Megan Johnson

This scholarship was funded by Yvonne Chan, in memory of her grandparents,
Dan (Chong Yock) Chan and Wong Shee Chan.

AWIB

 

Being Asian and adopted into a Caucasian family, it has not been easy for me to maintain my Korean identity, but I have tried.  I am a Black Belt in Taekwondo.  I make Korean meals.  I took Korean language classes, and I have traveled to Korea three times.  So being awarded the AWIB scholarship means more to me than to anyone that has ever received it.  Yes, the scholarship will help me financially with my education, but more importantly it is proof that an Asian organization recognizes me and finds me worthy of this honor.  Thank you.

- Megan Johnson, Class of 2015

 

Megan Johnson is pursuing a nursing degree and her passion for making the lives of others better at Oregon Health Science University in Portland Oregon.  She is the founder of and CEO of Megan’s Mission, a non-profit organization that provides help for the homeless and others in need.  After being bullied and terribly harassed in school, Megan knew what it was like to be made to feel unworthy so she started this organization in 2001, at the tender young age of ten, because she wanted the homeless to know that someone cared about them.  Now eleven years later, she has over 50 volunteers that help her pass out sleeping bags, coats, hats and socks, make blankets and take other supplies to those living on the streets.  She raises thousands of dollars every year through speaking engagements and her famous cider stand that runs through the Christmas season.  Being able to raise enough money to get four homeless families off the streets and into their own homes is one of her proudest achievements.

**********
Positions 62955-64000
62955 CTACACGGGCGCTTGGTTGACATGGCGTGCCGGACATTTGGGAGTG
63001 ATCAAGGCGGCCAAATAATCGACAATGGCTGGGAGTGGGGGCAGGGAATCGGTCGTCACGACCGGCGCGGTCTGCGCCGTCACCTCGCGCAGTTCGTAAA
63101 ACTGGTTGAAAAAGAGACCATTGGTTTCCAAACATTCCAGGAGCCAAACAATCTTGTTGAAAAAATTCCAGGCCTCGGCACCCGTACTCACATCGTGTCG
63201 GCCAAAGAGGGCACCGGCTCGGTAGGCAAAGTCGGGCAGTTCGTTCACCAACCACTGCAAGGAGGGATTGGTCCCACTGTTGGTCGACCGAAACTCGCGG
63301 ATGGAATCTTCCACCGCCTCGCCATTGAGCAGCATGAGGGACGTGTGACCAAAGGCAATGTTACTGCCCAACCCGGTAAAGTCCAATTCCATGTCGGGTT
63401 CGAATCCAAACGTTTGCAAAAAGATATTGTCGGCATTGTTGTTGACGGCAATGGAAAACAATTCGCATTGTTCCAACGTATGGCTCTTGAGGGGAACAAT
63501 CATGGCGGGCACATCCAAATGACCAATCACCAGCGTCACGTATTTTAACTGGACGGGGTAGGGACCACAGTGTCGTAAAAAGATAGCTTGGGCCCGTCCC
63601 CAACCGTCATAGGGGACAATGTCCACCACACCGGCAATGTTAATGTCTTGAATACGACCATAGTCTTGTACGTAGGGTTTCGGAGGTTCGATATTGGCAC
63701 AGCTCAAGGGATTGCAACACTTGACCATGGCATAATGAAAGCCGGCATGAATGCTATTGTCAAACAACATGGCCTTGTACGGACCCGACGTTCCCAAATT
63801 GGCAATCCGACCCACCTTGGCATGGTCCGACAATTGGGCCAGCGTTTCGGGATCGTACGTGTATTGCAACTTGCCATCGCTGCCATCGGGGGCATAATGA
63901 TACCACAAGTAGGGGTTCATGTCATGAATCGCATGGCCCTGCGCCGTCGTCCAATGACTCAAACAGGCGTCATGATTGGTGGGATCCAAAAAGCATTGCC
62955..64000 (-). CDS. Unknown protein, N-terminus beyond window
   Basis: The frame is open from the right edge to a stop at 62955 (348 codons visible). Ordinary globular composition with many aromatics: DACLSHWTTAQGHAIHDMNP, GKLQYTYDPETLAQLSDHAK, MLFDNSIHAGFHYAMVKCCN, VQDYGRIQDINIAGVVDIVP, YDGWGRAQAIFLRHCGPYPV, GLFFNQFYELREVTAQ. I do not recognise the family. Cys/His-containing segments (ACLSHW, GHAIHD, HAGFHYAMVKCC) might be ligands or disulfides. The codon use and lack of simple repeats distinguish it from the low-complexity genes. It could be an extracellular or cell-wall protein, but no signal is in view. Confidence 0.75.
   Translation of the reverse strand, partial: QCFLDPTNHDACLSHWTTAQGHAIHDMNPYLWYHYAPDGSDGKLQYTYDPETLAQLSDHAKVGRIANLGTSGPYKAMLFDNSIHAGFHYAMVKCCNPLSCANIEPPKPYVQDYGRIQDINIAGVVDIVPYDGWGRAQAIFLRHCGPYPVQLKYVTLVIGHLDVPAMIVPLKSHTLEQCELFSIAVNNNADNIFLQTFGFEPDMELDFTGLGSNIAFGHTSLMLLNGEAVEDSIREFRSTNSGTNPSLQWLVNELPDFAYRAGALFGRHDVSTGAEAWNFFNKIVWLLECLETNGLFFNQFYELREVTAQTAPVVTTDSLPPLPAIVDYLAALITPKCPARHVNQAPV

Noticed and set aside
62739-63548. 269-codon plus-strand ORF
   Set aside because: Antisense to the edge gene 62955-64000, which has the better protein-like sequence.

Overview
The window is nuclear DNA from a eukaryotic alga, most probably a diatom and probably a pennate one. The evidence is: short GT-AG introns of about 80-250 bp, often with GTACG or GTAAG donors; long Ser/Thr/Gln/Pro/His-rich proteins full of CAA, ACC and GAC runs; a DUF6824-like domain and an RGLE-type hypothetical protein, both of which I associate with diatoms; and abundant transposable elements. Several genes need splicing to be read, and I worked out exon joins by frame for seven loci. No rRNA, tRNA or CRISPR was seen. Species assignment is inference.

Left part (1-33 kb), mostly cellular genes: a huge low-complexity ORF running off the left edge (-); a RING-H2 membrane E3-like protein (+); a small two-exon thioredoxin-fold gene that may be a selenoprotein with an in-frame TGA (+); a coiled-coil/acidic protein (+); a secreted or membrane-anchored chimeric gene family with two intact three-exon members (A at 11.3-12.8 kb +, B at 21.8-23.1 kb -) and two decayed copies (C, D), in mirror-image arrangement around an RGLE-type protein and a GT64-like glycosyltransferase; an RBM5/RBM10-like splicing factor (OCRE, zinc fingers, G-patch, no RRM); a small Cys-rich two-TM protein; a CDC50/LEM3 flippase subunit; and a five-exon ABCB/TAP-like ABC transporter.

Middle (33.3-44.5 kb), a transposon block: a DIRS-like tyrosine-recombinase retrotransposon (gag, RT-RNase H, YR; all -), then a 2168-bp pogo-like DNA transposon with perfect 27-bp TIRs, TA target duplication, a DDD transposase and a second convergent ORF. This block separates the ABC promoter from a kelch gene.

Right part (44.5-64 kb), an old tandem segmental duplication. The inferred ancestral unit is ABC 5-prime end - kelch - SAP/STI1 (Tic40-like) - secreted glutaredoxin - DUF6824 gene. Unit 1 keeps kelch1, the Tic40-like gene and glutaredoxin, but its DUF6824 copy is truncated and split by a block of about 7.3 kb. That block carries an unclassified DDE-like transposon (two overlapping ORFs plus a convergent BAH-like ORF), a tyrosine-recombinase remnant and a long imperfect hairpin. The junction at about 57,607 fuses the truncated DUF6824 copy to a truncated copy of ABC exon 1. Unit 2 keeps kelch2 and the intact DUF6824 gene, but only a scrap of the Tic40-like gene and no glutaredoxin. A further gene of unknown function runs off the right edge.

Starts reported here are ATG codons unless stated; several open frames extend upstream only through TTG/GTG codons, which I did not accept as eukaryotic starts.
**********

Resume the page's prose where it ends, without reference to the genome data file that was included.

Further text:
In addition, Megan has also written and illustrated three children’s books and has donated over $10,000 from their sales to Shriners Hospital for Children where she has had many of her 28 surgeries for a facial disorder. Megan is also working with a committee in Washington D.C., Globe Changers, to help stop harassment in the schools.  Her newest book, Growing Up Different, addresses this problem.  She has been invited to read this book to children at various elementary schools.  When Megan speaks at events, she always tell the young people, ”Never ever let anyone dictate how you will feel about yourself because no one can make you feel bad unless you give them that power!”

Megan has received four National Awards for her community service work, the VFW/Ladies Auxiliary National Youth Volunteer of the Year Award, the 2010 Prudential’s National Spirit of Community Service Award, the 2011 National Jefferson Award for Community Service and Girl Scouts’ 2011 National Young Woman of Distinction Award.

 

 

 


 

  





 



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